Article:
Feeding Lionfish,


New member
Hello. I have been keeping saltwater fish only with live rock predatory aquariums for a couple years. I've kept puffers, triggers, and the like but never kept lionfish. I've always wanted lionfish but have read and heard that they are hard to feed and only eat live. I don't want to feed live shrimp and guppies. But I really like the looks of the zebra and volitan lionfish. Is it true they are hard to feed? I feed my fish market shrimp, tilapia, krill, frozen brine and mysis shrimp and other meaty foods. Do you think I could eventually get a lionfish to eat these foods?
Out of the zebra and Volitan lionfish which one would be the most easiest to get off live foods?
I know I am probably day dreaming but it would be cool to purchase a lionfish already off of live foods. :lolspin:


New member
I was able to get my lionfish to take frozen food after a few days. When I brought him home, I started him on live guppies that had been acclimated to saltwater. As soon as they hit the water, he was on them. After about 3 days, I went with a piece of frozen (thawed of course) Krill. He didn't pay any attention to it. I let him go about a day and a half without eating so I knew he'd be hungry. This time I teased him with the krill by moving it around and getting him to come after it. After a few times of of doing that I dropped it almost on his face and he nailed it. Probably before he even knew what it was he had gulped it down. Kind of reminded me of a large mouth bass that's trying to kill your bait instead of eating it. I did the same thing for every other feeding and it's worked out well. I eventually switched it up with cut pieces of silversides and a few other things. He takes it all now without having to tease him with it. I just drop it where he can see it which is easy because he when he knows it's feeding time, he comes to the surface and almost comes out of the water anticipating his meal. Very cool fish! Good Luck!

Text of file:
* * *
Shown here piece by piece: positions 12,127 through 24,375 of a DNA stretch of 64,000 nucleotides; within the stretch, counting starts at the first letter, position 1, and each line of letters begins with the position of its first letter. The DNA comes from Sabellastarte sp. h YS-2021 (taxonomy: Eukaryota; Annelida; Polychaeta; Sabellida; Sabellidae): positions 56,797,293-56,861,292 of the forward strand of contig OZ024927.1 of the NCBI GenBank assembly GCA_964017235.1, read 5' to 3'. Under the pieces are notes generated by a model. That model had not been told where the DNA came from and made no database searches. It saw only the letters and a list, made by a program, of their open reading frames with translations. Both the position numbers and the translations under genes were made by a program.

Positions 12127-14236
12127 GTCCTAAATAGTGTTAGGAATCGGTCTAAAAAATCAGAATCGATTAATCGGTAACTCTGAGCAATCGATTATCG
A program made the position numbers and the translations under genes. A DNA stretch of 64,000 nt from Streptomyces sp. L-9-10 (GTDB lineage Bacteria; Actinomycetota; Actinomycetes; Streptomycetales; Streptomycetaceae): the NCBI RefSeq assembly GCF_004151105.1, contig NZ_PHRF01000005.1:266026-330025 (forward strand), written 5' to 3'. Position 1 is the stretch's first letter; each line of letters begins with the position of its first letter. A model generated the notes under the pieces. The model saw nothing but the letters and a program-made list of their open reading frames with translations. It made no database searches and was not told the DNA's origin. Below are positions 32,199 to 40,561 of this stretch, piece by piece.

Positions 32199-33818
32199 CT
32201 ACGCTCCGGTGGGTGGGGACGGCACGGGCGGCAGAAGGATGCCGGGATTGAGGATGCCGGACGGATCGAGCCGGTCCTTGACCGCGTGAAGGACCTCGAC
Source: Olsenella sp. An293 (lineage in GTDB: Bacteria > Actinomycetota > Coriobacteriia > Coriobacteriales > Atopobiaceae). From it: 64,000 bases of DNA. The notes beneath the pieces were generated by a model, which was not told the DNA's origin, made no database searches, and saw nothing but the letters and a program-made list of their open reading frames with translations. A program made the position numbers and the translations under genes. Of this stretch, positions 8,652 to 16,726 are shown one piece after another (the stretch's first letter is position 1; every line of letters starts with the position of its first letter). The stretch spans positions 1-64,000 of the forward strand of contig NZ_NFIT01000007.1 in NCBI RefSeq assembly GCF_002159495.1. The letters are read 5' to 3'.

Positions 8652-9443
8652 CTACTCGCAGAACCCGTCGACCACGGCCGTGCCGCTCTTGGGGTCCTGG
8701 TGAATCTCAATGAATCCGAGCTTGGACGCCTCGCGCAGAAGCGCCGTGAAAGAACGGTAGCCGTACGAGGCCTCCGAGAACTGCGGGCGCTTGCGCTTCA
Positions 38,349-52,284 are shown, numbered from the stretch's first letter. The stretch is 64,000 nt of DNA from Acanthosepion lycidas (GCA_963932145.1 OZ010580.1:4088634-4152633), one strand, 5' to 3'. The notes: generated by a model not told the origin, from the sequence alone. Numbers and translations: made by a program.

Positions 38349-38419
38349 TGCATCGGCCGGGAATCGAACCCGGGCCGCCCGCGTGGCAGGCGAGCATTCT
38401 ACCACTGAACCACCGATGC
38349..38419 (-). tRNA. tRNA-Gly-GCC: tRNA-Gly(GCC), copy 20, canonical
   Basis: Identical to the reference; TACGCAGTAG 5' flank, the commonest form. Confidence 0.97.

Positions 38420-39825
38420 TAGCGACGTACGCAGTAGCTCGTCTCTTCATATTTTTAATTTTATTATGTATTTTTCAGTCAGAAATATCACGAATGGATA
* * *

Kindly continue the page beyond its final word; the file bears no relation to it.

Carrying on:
Smelly fish
I have been successful feeding dried krill by put on a skewer and make slight movements just below the surface. It may take a few times or couples of days, but they usually get the hang of it and will recognize krill as food.